RICHMOND, Va. (CN) — Virginia’s highest court Thursday denied an appeal by rapper Kanye West in his effort to get on the state’s 2020 general election ballot as a presidential candidate.
The two page order issued by the Virginia Supreme Court points to technical issues involving the appeal’s order of events and jurisdiction and maintained an injunction blocking West from the ballot. The court did not address the thorny political side of Kanye’s attempt to get on the ballot, which has drawn condemnation from some Democrats as a Trump-supported spoiler against Vice President Joe Biden’s bid for office.
Virginia Attorney General Mark Herring praised the decision.
“This case could have thrown the election into chaos,” said the Democrat who argued in filings that ballots were already being printed and readied for delivery ahead of Friday’s deadline to mail them to voters. Due to the Covid-19 outbreak, Virginia is expected to see a sharp increase in mail-in voting.
“Today’s ruling will keep things on track and help to ensure that every single vote is counted in November,” Herring added.
West’s name was being printed on ballots in Virginia at the beginning of the month until several of his state electors claimed they were duped into signing documents promising to support the candidate.
“They said they were collecting names for voters to be placed in a pool to be electors for the state of Virginia,” Matthan Wilson said of his interaction with members of the West campaign before Richmond Circuit Judge Joi Taylor. Wilson phoned in his testimony at the socially-distanced emergency hearing held earlier in the month.
“I felt I was misled into signing that document under false pretenses and I do not intend to vote for him,” he said.
Taylor issued an order blocking Kanye from the ballot shortly after the hearing, and West appealed with the help of Trevor M. Stanley of Baker & Hostetler.
Virginia’s highest court accepted written arguments from both parties in relation to the court’s jurisdiction on the election dispute and West responded with a lengthy brief, including arguments on the merits of the case, last week.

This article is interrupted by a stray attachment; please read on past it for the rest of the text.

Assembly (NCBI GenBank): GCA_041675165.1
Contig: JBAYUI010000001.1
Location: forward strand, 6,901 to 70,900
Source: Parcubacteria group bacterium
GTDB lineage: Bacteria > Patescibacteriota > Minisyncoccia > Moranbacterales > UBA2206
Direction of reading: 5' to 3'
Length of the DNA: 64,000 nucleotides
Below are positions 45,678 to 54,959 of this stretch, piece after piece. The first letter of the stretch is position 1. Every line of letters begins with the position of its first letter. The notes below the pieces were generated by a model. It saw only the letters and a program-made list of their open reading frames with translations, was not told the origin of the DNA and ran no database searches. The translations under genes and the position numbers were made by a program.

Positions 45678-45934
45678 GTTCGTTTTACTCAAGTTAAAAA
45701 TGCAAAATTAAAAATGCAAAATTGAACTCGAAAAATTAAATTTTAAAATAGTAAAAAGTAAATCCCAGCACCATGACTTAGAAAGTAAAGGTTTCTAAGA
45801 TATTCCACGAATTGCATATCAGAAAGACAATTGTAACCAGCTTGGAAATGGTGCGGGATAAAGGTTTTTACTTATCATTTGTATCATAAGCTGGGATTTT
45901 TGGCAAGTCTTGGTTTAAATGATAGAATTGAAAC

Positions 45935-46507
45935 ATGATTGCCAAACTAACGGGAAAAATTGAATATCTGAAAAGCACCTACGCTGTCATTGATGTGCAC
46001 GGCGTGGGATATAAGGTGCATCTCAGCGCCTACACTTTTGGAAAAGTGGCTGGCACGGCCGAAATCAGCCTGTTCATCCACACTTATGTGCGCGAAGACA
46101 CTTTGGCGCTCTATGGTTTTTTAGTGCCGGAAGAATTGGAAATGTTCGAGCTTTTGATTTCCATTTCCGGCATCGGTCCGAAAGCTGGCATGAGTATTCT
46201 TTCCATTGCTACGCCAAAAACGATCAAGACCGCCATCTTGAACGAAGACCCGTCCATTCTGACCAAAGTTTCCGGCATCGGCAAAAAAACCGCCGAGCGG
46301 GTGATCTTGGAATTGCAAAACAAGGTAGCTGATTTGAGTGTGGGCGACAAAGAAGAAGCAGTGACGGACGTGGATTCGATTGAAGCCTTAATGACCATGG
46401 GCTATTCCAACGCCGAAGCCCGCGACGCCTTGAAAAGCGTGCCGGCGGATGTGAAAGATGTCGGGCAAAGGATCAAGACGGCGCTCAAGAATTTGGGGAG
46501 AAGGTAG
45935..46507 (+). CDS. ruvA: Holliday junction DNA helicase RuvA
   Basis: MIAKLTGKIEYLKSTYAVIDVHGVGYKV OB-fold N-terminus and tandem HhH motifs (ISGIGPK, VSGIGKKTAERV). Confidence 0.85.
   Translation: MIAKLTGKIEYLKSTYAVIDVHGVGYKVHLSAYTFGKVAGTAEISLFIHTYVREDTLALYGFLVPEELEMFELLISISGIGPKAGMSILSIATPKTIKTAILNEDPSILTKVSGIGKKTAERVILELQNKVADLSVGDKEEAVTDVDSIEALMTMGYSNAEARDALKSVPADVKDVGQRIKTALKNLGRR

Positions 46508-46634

“[Richmond Circuit] court apparently failed to consider the likelihood that any misunderstanding was the result of miscommunication and not outright fraud,” Stanley argued. “And it is eminently plausible that [Wilson] was told his obligation would be to vote for Mr. West if he won the statewide vote, but the other contingencies — i.e., the contingency of voting for other candidates — was lost in translation.”
However that argument failed to sway the court.
“We’re glad the West campaign’s fraud was not able to insert itself into the election this year,” said Justin Sheldon with Breit Cantor who represented Wilson and other plaintiff electors from around the state.
While Herring defended the Virginia Department of Elections and board president Robert Brink from Wilson’s claim, the Democrat, who recently announced a run for reelection in 2021, suggested the West campaign could have been guilty of fraud and asked the court to make the final call in the case.
“Illegal and underhanded behavior has no place in Virginia elections,” Senior Assistant Attorney General Heather Lockerman told Judge Taylor. “We’re here to listen and support whatever finding the court makes.”
Thursday’s loss marks the third of the week for West after courts in West Virginia and Wisconsin similarly booted him from their state’s ballots.
Alongside his run for president, West has displayed outlandish behavior over the last few months. Less than 24 hours before Thursday’s bad news in Virginia, the multi-award-wining creator of “College Dropout” posted a video of himself urinating on one of his 21 Grammys.
“Trust me…. I WONT STOP,” reads the accompanying tweet.
The West campaign could not immediately be reached for comment.